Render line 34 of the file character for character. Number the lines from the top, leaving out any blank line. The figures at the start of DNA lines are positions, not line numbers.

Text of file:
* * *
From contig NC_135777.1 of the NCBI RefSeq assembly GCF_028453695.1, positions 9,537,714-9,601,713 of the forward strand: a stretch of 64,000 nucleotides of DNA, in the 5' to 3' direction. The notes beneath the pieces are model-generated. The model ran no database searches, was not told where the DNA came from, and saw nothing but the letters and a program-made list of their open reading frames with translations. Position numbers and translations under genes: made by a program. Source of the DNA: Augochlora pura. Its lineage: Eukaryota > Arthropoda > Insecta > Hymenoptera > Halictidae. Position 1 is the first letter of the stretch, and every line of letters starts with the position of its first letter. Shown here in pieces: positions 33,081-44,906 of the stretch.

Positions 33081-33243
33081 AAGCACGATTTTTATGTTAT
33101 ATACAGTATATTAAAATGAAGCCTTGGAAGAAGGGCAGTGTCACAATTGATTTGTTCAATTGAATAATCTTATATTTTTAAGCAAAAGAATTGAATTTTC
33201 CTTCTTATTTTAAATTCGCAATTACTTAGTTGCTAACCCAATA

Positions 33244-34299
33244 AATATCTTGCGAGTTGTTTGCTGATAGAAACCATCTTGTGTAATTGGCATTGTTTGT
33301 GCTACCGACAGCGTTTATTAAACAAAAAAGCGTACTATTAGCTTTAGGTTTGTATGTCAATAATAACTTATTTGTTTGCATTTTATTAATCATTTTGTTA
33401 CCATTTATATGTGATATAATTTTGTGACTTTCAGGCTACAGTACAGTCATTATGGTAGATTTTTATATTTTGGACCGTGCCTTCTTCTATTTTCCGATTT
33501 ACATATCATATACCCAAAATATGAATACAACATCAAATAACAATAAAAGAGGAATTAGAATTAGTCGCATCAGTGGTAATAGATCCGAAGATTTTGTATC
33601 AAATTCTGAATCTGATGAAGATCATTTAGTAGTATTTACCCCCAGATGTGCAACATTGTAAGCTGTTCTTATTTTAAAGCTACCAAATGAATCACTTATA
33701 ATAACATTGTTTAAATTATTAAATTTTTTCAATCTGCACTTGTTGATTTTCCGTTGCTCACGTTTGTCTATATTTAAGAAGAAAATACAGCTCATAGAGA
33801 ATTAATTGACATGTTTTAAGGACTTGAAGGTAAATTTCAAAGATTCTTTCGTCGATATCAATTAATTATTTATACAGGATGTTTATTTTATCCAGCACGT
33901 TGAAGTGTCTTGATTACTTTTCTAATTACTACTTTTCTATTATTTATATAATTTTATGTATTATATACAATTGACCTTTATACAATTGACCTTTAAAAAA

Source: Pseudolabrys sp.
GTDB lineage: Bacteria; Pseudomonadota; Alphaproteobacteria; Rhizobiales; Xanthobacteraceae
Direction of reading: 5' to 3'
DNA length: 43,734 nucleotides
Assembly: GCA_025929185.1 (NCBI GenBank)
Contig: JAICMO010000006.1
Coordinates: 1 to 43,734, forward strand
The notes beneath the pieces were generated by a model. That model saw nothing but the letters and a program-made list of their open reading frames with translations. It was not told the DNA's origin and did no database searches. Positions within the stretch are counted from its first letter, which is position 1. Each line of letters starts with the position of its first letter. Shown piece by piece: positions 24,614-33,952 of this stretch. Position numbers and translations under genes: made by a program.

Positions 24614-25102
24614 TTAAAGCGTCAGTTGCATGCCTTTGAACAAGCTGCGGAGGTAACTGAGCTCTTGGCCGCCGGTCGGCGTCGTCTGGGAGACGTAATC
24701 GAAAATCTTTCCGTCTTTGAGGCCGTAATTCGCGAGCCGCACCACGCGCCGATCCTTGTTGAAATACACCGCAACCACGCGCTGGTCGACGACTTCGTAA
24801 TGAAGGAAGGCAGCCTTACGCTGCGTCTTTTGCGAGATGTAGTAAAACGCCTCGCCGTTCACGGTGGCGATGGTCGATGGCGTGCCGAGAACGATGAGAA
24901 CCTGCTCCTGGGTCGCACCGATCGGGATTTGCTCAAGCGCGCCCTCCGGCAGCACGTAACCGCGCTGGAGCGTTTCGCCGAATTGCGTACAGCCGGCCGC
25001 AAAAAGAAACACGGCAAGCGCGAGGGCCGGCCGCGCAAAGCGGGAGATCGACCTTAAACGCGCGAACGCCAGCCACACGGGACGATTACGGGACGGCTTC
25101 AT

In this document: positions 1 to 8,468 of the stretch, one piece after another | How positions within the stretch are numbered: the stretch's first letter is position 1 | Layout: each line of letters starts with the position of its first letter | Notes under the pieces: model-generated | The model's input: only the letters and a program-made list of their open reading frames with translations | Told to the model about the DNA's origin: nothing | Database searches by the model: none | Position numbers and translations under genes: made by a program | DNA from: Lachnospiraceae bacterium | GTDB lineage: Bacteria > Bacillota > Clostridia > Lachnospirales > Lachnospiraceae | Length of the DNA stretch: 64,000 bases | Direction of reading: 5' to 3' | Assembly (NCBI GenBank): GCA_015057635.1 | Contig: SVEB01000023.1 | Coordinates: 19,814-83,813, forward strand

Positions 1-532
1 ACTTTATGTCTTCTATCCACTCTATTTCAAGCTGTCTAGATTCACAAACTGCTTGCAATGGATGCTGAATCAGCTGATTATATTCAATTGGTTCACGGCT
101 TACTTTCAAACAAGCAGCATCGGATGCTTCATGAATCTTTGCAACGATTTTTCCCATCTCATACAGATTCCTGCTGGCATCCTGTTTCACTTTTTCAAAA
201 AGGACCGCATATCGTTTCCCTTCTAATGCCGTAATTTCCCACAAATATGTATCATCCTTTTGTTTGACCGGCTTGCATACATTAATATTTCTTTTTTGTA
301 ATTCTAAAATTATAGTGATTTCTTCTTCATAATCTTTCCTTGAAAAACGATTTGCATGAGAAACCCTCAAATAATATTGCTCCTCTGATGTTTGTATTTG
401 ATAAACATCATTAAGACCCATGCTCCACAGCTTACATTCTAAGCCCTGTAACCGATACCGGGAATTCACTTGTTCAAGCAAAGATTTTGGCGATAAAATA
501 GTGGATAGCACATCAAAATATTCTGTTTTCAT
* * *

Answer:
201 AGGACCGCATATCGTTTCCCTTCTAATGCCGTAATTTCCCACAAATATGTATCATCCTTTTGTTTGACCGGCTTGCATACATTAATATTTCTTTTTTGTA